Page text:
Chris Gray shares her husband Ed’s experience on home dialysis:
Being inquisitive comes with the territory when you’re a librarian, and by all accounts Ed Gray was inquisitive. He was someone who loved to read and learn and loved helping others experience that joy of discovery.
When Ed passed away in 2013, he was well-known for encouraging people, not just students, to read at least 30 minutes a day. He would readily admit to enjoying the occasional trash novel when asked what he was reading. It didn’t always matter what you read, what was important was the act of reading, he would say.
When Ed and his wife Chris met, they had full lives and well-established careers in education. Ed was the librarian in a junior high school in Northshore School District (Bothell and Woodinville) and Chris was an occupational therapist working with special needs children in the Lake Washington School District (Kirkland and Redmond). They shared a commitment to others, a sense of humor, a love of travel and a positive attitude. Unfortunately, kidney disease would also be something they would share.
Out of the blue
One weekday afternoon in 2005 after both had retired, Ed told Chris he didn’t feel well and asked her to take him to the emergency room. When they arrived at Evergreen Hospital, Ed was immediately admitted, although the doctors didn’t know what was going on. It was the beginning of 17 days in the ICU with Ed in a coma and breathing with the help of a ventilator. He experienced multiple system failure including failure of his kidneys.
As he recovered, he was told he would need dialysis. As happens with many people, Ed did not experience any symptoms until advanced kidney disease made itself known during this hospital stay.
Ed was ever appreciative of the dialysis treatments and would tell others that “dialysis has given me years of life I otherwise wouldn’t have had.” Chris knew, however, how hard the in-center treatments were on Ed, physically. She says Ed would be so exhausted after treatments that he couldn’t safely drive himself home and it would take hours before he would feel normal.
Enter Home dialysis
After a couple of years of in-center dialysis, Ed heard about presentation on home dialysis, and he wanted to learn more. He asked Chris if she would come to a presentation on Northwest Kidney Centers’ home dialysis program, and they went together.
They learned that dialyzing at home gives people more flexibility and independence. The home dialysis regimen more closely matches the work done by functioning kidneys with its 5 days per week dialysis rather than 3.
After the presentation, they agreed that home dialysis was the best path for them. They began training with clinical staff at Northwest Kidney Centers, and in weeks, Chris became Ed’s official home dialysis caregiver.
Chris saw the difference at their first training session. After completing a training treatment, Ed clearly looked and felt better. He took the car keys from Chris and said, “I can drive home.”
Home dialysis made the situation for Ed and Chris about as good as it could be. Ed’s quality of life was given a serious, positive boost. In addition to the added comfort of being in one’s own environment, the five times per week home treatments did not leave Ed fatigued or in discomfort.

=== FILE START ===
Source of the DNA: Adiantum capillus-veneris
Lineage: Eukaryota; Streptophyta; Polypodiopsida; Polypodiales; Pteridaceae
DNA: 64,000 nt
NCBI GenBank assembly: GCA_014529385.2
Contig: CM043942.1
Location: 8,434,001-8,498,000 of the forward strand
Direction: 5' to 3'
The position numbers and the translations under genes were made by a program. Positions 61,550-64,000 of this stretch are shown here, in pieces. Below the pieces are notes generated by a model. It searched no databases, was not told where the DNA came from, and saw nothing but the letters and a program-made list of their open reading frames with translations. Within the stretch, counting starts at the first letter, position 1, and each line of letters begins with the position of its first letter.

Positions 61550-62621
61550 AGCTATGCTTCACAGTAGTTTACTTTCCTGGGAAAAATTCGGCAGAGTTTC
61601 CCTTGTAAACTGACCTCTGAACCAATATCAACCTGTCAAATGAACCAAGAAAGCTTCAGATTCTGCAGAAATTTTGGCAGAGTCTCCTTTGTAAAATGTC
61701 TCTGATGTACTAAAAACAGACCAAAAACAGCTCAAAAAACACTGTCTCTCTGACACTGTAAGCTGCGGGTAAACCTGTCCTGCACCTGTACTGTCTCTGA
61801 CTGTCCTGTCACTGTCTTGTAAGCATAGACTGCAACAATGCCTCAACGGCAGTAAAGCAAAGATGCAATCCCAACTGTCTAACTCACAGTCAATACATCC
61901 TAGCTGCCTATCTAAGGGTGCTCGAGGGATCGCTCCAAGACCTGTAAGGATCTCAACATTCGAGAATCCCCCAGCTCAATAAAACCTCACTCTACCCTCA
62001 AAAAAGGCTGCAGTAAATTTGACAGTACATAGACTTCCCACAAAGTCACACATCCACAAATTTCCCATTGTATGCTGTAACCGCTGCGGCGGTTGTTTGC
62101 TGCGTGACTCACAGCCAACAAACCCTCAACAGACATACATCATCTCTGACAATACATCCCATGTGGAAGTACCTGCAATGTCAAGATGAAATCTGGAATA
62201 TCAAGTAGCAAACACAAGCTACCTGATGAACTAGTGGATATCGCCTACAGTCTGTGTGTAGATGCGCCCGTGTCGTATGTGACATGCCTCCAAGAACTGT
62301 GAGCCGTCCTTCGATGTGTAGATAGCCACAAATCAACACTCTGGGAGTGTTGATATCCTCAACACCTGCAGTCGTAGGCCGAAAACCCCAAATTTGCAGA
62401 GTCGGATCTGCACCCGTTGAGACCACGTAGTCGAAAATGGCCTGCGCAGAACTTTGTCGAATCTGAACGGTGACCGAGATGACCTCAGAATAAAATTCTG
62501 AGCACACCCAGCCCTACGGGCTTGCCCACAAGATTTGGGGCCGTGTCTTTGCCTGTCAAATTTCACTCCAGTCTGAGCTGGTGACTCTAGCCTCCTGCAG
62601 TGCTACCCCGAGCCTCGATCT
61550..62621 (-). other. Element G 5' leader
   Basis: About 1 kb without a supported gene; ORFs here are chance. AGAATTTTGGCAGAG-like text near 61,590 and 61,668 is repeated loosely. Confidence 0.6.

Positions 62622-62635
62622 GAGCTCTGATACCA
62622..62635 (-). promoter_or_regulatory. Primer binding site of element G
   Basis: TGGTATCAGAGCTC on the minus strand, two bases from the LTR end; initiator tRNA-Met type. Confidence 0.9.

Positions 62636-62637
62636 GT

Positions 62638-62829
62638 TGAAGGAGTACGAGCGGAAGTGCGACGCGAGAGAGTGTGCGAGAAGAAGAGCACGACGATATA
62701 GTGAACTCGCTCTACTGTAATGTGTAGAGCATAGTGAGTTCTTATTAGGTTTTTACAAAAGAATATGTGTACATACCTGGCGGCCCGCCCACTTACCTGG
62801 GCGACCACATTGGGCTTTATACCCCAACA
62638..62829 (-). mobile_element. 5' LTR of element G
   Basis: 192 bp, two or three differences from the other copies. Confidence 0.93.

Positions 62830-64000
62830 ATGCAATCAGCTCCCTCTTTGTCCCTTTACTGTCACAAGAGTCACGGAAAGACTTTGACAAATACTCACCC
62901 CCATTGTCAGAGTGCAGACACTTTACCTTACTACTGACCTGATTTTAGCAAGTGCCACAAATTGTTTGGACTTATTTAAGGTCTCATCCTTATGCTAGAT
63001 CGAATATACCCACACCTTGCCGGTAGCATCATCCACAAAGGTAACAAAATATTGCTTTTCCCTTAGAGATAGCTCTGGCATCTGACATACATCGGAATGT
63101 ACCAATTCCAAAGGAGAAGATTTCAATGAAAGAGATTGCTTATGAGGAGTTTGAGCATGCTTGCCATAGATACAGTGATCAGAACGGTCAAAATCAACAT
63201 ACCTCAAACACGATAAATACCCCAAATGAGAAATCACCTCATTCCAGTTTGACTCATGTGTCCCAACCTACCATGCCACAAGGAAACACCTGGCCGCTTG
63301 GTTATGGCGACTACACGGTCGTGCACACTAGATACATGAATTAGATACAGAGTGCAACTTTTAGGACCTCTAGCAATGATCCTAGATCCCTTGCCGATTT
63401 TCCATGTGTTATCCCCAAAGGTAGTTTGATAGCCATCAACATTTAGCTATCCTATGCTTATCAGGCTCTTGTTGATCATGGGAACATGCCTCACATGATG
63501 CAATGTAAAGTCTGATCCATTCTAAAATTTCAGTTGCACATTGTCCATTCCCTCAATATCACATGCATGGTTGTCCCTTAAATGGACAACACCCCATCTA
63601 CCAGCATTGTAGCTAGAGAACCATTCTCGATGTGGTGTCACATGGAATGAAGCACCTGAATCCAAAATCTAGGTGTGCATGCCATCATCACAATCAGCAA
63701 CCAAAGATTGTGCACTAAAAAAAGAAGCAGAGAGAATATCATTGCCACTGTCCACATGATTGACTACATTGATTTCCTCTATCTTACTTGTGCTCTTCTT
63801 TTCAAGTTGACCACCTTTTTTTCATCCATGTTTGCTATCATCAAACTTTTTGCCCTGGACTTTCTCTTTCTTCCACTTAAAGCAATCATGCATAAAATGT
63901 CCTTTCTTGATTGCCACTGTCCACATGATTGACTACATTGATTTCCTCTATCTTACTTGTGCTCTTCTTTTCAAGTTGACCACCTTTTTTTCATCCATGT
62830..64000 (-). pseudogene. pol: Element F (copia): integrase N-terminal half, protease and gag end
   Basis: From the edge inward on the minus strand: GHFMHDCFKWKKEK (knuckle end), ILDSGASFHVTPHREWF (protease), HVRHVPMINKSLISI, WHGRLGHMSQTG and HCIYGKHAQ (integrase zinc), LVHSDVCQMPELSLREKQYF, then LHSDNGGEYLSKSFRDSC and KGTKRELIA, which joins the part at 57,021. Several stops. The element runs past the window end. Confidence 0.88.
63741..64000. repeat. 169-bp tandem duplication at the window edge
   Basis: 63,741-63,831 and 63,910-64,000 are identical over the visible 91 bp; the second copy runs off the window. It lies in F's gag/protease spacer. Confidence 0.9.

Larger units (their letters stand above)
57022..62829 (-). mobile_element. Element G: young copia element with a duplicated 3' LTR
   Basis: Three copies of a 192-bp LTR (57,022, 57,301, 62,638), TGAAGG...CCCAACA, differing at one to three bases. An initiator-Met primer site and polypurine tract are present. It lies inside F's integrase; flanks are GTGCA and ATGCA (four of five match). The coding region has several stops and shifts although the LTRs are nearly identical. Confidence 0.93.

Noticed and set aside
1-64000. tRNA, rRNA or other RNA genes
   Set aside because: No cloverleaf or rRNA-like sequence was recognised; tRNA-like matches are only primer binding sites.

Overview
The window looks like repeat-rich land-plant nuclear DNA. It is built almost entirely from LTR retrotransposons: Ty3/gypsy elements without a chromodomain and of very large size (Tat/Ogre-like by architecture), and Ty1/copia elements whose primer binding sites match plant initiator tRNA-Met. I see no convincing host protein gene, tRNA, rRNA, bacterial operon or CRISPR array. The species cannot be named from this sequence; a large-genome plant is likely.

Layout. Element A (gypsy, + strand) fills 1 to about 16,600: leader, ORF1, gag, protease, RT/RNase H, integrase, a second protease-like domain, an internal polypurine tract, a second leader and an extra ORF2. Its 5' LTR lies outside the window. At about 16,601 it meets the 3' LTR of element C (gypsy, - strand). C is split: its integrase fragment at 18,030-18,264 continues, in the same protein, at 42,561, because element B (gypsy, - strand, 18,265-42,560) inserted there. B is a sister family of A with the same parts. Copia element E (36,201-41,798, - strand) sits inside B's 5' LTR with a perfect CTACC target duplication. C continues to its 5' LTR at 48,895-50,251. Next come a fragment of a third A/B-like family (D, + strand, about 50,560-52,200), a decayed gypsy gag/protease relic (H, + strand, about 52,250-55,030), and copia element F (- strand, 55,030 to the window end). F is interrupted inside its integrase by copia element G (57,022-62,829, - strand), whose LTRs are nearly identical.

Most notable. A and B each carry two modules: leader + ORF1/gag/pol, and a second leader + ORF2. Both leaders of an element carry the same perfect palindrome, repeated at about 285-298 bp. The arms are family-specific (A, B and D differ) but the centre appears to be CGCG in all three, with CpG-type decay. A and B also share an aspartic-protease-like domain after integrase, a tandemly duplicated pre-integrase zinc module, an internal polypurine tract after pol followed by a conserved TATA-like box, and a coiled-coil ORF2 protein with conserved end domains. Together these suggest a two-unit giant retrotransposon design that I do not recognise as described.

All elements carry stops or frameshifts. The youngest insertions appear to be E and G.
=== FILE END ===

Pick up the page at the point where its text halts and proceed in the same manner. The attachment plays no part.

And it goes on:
“Our dialysis experience became so much better,” said Chris. “Treatments at home were so much easier on Ed.” The added flexibility and control allowed Ed and Chris to change schedules if needed. Travel by car or plane with the equipment was also possible. They did his dialysis in homes of family and friends and even hotels. Ed could also dialyze for longer periods or on consecutive days if he wanted.
The flexibility also made traveling much easier. They could take Ed’s home machine with them and take or have sent supplies in advance. Their adventures included trips to several in the southwest by car or plane, including several classic car shows.
Chris and Ed and nine of their friends had taken a river cruise down the Rhine River in Europe in 2002. After he needed dialysis, he did explore whether they could travel out of the country with their home dialysis equipment. At that time it considered very risky to do. He told Chris that one of his biggest regrets was not getting back to Europe.
Poster boy for home dialysis
Ed wanted to share his profound home dialysis experience with other patients. He wanted them to know that while home dialysis may not be for everyone, it was an excellent option for many. True to his professional calling, he began helping others discover the ins and outs of home dialysis so they could make informed and thoughtful decisions about their own course of treatment.
When NKC had a patient who was interested in home dialysis they would call Ed. He would invite these prospective home patients to their home to see their setup and talk about procedures they used. And always the consummate librarian, Ed was ready to answer or to help find an answer to any questions they might have.
Ed is no longer around to share his home dialysis experience, but we hope his story helps patients explore available treatment options and pursue their goals of living their lives most fully.
To learn more about home dialysis, please visit https://www.nwkidney.org/living-with-kidney-disease/dialysis-at-home/.